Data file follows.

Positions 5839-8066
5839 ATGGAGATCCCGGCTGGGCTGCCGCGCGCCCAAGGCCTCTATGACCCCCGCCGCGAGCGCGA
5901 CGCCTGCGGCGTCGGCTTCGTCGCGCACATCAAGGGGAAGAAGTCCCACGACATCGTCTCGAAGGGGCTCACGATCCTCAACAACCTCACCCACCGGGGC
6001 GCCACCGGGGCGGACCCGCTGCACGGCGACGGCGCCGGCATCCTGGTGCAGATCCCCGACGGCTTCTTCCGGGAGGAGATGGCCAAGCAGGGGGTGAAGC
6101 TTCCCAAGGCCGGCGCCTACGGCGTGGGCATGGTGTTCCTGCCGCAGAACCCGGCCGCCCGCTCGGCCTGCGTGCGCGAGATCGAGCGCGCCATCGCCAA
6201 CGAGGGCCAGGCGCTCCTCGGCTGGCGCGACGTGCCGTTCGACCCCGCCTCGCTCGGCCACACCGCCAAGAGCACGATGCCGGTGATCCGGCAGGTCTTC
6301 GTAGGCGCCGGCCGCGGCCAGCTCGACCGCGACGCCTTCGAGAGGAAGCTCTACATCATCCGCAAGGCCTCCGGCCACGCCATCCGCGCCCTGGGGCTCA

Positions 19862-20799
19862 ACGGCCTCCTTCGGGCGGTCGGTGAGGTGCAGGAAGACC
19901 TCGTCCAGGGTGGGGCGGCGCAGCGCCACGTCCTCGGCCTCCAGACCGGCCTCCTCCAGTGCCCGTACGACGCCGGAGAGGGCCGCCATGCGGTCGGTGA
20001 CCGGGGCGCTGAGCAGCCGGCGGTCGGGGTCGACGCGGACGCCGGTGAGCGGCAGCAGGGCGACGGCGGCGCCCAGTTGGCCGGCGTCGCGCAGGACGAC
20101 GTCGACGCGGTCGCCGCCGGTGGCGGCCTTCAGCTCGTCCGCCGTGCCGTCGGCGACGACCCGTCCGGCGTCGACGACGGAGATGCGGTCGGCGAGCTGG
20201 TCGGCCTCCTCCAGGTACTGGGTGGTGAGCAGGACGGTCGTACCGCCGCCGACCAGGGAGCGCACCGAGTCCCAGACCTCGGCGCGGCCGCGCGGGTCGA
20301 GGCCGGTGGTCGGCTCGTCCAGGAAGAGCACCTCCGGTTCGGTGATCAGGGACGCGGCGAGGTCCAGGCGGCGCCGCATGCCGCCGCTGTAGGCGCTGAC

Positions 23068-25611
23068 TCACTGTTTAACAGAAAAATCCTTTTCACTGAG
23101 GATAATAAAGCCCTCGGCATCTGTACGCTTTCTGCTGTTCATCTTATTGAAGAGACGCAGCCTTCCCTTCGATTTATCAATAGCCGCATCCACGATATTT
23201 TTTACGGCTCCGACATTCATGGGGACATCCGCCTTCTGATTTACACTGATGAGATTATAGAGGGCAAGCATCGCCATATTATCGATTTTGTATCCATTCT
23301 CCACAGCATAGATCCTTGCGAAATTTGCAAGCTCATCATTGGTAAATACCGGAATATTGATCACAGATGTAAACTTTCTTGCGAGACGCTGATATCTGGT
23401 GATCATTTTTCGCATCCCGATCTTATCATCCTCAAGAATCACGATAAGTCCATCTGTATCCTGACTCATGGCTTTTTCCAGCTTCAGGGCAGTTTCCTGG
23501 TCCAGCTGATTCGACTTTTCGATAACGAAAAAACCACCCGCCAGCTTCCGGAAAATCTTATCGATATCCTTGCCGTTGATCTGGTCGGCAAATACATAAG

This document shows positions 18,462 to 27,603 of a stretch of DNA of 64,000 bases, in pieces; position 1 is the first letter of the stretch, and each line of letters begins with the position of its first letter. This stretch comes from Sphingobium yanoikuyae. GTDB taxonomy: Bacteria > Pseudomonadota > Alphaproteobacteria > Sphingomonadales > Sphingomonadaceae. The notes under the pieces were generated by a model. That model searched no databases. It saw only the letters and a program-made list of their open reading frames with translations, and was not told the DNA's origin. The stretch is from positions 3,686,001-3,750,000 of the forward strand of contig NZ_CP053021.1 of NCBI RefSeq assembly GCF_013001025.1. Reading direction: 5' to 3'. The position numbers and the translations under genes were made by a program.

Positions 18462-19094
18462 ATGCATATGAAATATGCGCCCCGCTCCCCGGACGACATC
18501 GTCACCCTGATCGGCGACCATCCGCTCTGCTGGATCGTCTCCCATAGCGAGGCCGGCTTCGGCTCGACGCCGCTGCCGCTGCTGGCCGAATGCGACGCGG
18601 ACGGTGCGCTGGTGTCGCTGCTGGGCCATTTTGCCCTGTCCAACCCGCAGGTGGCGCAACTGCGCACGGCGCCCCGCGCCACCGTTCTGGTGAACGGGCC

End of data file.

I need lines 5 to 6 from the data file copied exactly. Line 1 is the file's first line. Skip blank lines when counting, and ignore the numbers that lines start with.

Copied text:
6101 TTCCCAAGGCCGGCGCCTACGGCGTGGGCATGGTGTTCCTGCCGCAGAACCCGGCCGCCCGCTCGGCCTGCGTGCGCGAGATCGAGCGCGCCATCGCCAA
6201 CGAGGGCCAGGCGCTCCTCGGCTGGCGCGACGTGCCGTTCGACCCCGCCTCGCTCGGCCACACCGCCAAGAGCACGATGCCGGTGATCCGGCAGGTCTTC